Let’s look at a bit of the history of Canadian “special envoys” for things Afghan.
11 Feb 09: Responding to a question in the House of Commons by Liberal foreign affairs critic Bob Rae, Foreign Affairs Minister Lawrence Cannon rejects idea of Canada getting its own “Special Envoy” for Afghanistan.
Maclean’s has learned that the Harper government is on the verge of appointing a member of the Canadian government who will work as part of Holbrooke’s Washington team. “Canada is currently considering potential candidates for an assignment in Mr. Holbrooke’s office,” Jamie Christoff, a Department of Foreign Affairs spokesman, wrote in an email.
19 Oct 09: Liberal MP Bryon Wilfert, during discussion in the House of Commons, AGAIN calls for a Special Envoy. Response from Jim Abbott, Parliamentary Secretary to the Minister of International Cooperation:
“We on the government side are less concerned with the actual title our officials carry than we are with the actual work they carry out and the quality of our assistance in Afghanistan.”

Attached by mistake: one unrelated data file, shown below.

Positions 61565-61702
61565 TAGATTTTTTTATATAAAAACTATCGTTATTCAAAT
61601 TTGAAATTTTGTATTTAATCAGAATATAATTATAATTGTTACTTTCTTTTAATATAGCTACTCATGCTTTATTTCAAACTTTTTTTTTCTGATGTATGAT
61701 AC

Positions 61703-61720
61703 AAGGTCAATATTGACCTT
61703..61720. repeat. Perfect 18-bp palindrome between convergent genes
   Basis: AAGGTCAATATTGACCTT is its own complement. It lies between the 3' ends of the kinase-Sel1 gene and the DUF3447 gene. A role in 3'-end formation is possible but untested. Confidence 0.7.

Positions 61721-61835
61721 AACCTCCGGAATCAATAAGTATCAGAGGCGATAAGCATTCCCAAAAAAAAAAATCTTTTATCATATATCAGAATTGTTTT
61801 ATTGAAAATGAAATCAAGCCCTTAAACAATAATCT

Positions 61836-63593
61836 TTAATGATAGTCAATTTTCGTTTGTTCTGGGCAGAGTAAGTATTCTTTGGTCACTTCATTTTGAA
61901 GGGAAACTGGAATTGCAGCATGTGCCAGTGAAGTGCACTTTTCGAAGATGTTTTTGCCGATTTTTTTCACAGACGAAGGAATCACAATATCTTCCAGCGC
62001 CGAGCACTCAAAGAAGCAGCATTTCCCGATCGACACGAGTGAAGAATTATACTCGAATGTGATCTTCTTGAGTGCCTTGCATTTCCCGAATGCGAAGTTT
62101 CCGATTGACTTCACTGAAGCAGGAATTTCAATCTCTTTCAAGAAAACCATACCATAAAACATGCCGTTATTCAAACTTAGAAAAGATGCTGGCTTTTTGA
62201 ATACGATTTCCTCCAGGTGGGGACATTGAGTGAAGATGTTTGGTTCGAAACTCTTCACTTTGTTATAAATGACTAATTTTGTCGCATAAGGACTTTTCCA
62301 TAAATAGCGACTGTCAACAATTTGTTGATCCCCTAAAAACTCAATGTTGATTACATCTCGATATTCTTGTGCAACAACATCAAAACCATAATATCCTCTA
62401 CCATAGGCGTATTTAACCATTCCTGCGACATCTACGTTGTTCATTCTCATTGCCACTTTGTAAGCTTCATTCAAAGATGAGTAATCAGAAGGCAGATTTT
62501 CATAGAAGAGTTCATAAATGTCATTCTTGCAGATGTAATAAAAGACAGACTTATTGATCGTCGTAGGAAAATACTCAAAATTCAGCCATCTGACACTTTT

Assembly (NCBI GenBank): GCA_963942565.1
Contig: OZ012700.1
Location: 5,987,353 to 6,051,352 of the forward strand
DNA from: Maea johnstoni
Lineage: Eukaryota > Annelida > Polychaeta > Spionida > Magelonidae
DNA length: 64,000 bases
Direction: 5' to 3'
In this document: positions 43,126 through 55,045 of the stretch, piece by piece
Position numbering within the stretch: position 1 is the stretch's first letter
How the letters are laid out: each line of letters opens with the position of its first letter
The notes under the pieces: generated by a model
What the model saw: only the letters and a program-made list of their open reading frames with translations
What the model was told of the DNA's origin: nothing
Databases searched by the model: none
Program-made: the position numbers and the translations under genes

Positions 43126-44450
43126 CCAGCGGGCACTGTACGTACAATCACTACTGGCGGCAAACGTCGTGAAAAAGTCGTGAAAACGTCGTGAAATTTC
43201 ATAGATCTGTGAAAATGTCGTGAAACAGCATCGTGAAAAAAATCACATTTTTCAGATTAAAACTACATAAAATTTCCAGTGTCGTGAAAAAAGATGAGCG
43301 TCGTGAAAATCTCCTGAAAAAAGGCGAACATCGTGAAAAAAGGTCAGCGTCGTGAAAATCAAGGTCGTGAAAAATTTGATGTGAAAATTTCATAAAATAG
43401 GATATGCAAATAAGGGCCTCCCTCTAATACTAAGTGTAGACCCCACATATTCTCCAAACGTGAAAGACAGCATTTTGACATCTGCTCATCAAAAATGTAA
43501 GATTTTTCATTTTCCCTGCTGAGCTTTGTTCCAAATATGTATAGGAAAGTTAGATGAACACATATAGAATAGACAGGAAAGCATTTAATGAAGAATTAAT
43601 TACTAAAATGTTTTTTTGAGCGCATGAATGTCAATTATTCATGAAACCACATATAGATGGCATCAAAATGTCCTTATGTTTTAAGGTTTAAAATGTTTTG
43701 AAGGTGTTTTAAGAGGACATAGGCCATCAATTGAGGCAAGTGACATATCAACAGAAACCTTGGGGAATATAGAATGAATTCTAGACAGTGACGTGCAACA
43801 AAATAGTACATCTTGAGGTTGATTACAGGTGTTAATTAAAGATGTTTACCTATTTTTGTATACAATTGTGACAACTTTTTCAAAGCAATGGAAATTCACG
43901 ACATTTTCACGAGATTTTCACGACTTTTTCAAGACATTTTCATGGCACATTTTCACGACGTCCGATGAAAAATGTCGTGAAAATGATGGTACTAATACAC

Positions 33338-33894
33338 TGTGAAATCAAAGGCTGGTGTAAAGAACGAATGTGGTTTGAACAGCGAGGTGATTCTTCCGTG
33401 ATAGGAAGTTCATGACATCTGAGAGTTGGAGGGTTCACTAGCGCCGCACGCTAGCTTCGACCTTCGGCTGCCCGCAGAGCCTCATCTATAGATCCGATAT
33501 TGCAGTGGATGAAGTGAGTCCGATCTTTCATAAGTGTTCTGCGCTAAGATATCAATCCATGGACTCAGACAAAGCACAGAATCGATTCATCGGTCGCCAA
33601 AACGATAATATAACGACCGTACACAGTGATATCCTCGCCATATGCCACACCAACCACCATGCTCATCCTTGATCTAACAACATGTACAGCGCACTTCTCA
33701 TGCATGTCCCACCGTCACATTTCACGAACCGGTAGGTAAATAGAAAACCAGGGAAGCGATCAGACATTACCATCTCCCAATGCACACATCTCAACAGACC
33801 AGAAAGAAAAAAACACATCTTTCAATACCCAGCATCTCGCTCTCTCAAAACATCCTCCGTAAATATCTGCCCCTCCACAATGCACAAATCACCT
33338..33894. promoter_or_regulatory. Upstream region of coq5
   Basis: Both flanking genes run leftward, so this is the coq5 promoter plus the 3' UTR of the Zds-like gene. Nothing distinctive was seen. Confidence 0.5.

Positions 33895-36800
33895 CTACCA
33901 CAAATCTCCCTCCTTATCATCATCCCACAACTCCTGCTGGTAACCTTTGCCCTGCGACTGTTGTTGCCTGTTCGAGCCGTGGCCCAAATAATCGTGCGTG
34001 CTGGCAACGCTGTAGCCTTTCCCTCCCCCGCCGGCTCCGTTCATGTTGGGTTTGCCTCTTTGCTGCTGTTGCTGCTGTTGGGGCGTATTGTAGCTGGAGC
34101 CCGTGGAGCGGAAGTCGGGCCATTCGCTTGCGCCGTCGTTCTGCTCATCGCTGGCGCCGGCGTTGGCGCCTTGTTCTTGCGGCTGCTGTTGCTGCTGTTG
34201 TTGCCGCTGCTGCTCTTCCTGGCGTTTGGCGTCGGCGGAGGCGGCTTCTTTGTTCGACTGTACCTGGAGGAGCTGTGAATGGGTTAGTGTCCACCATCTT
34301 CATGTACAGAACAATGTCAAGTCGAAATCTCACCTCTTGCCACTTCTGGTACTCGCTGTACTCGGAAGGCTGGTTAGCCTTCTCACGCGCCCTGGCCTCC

27 Jan 10: The Liberals call for, you guessed it, a “special envoy to lead Canadian efforts to work on governance, on a reconciliation process and a post-2011 future in Afghanistan.”
Where I stand:
1) Just a reminder – we have
- a Representative of Canada in Kandahar, **
- an Ambassador to Afghanistan,
- a High Commissioner to Pakistan,
- a Cabinet committee looking at Afghanistan, and
- a Special Committee on the Canadian Mission in Afghanistan.
** – Who knows how long this will last, though, given Canada leaving Dodge Kandahar by end of 2011.
Do we need anybody else, public servant or political appointee, to do this as well?
2) If Canada’s departure is going to be as complete as the latest from the Prime Minister, it doesn’t appear we’re going to have any significant level of “Canadian efforts to work on governance, on a reconciliation process and a post-2011 future in Afghanistan”. Given that, this special envoy would do what, exactly, and with what?